During MSPO 2020 Lockheed Martin has been promoting its concept of a UAS as a solution for Poland’s HARPI SZPON (HARPY’S TALON) programme. Warsaw’s aim in this regard is to procure a next-generation stealth UAS.
The aircraft are planned for close integration with the 32 F-35As Poland is procuring under the HARPIA programme, and also with the 40 or so F-16C/Ds expected to be operational by the time the former are delivered. HARPI SZPON is one of Poland’s top modernisation priorities for 2021-2035. At the same time Poland has officially expressed its willingness to join the UAS programme. Lockheed Martin is now keen to find a foreign partner and compete head on with Boeing’s LOYAL WINGMAN programme, being conducted jointly with Australia.
In Lockheed Martin’s vision, Polish UAS would be tasked with surveillance and reconnaissance duties as well as target detection for the F-35s. The company did not rule out that these long endurance drones could be lightly armed, but that will depend entirely on the customer’s decision. The company stressed that the UAS could either perform its duties independently or be controlled by an aircraft or a ground station. It was hinted that this particular type, serving as the F-35’s ‘loyal wingman,’ could be based on existing technologies, which would speed up its introduction into operational service in the Polish Air Force. However, the UAS offered to Poland is a part of a larger programme the company has been carrying out for the United States, where the military is now seeking a replacement for the MQ-9 REAPER long-endurance, high-altitude UAS.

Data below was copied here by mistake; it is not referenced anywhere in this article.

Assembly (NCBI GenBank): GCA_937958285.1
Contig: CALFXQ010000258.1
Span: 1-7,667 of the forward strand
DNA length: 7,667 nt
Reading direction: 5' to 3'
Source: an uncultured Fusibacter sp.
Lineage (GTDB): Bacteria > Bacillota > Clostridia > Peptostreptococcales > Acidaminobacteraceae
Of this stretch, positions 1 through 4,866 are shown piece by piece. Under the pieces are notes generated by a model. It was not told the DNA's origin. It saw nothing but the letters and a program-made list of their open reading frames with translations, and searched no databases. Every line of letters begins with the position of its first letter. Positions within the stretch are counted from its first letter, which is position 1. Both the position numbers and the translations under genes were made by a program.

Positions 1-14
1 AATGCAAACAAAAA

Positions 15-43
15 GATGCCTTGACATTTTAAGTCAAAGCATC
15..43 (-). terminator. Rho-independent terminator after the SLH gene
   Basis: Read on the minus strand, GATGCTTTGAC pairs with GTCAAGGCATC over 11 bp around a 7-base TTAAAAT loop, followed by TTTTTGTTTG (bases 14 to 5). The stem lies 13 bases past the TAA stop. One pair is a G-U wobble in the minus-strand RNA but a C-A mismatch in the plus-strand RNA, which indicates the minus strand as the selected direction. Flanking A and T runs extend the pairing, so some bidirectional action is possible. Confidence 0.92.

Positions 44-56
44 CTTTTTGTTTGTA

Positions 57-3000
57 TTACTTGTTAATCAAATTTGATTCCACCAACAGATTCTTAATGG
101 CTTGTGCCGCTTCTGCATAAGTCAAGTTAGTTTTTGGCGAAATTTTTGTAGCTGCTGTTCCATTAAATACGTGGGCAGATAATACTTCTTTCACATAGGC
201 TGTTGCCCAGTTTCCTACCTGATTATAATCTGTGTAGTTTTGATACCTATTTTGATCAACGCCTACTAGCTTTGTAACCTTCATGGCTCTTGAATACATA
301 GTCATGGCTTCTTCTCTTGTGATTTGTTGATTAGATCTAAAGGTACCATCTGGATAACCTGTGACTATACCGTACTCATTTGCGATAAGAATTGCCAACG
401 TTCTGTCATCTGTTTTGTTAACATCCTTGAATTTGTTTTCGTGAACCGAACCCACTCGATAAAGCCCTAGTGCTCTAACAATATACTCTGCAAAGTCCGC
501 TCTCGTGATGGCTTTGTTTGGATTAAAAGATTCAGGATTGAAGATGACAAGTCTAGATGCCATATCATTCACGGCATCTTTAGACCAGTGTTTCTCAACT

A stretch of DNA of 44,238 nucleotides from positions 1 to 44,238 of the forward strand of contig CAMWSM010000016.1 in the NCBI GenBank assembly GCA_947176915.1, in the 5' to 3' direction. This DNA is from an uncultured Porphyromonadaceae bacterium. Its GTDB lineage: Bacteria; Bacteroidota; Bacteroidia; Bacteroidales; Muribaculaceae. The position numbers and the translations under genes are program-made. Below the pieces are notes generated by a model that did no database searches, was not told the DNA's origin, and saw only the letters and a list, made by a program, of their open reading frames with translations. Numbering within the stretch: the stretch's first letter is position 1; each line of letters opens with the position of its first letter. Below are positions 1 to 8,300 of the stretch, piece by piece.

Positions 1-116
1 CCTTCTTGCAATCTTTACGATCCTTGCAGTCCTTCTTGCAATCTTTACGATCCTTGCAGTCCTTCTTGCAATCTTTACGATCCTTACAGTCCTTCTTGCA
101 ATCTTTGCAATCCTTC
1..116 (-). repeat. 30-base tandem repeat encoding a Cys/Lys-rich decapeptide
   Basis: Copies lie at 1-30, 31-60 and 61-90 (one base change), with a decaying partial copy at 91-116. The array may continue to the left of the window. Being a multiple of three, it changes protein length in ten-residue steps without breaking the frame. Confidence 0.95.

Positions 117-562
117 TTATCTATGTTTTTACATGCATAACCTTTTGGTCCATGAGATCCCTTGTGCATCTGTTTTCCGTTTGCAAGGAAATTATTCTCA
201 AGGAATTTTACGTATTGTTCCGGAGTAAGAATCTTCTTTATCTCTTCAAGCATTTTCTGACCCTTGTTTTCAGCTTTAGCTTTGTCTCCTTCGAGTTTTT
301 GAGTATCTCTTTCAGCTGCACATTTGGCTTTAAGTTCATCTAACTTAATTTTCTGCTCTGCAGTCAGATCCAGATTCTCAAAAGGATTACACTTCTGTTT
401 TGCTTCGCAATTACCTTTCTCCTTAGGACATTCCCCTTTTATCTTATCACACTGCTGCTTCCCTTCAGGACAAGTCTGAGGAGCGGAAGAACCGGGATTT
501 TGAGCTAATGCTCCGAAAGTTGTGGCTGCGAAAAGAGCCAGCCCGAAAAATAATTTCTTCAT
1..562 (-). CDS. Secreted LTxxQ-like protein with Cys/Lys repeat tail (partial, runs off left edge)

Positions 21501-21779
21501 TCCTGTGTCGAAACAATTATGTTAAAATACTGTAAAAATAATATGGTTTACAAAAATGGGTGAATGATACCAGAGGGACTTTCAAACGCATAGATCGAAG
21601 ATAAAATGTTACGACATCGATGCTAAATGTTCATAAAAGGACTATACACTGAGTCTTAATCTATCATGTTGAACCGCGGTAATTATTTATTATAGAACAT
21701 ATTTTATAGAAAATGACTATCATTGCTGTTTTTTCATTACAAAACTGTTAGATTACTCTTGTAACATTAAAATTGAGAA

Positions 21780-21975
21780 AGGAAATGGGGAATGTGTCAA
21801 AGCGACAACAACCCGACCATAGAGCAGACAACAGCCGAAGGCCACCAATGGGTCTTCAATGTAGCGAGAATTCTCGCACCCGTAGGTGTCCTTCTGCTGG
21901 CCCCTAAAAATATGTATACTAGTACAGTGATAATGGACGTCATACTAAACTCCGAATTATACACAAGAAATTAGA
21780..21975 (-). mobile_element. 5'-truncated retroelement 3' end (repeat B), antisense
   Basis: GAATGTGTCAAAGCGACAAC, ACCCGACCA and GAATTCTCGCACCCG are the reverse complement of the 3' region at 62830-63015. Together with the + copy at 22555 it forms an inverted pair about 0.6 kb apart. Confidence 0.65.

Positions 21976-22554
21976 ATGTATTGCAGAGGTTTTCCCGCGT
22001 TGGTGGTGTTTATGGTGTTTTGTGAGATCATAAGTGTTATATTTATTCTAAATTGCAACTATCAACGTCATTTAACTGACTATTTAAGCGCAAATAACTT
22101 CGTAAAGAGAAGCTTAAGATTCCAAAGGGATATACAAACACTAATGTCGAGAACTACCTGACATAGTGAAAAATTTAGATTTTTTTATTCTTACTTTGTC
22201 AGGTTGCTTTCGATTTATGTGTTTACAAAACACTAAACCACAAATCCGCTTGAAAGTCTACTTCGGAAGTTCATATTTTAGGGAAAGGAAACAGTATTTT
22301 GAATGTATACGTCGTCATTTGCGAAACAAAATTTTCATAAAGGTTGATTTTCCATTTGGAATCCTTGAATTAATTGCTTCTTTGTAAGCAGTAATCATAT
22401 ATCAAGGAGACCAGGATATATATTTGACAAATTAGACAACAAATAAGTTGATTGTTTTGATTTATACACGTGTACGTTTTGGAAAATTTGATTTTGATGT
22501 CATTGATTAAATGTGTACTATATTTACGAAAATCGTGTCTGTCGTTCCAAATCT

No additional details have been revealed, although Gary North, VP for Customer Requirements, hinted in an online press briefing that the UAS could be jointly manufactured with the Polish defence industry. That would most likely include both design and production. According to Lockheed Martin, US and Polish requirements and expectations are very similar, which makes close cooperation possible, though it must be noted that Polish industry has no experience in larger drones and thus its contribution is doubtful. Lockheed Martin is open to technology transfer, dependent on further talks with the Polish government and a clear definition of Poland’s requirements, which are not yet fully known.
Robert Czulda in Kielce for MON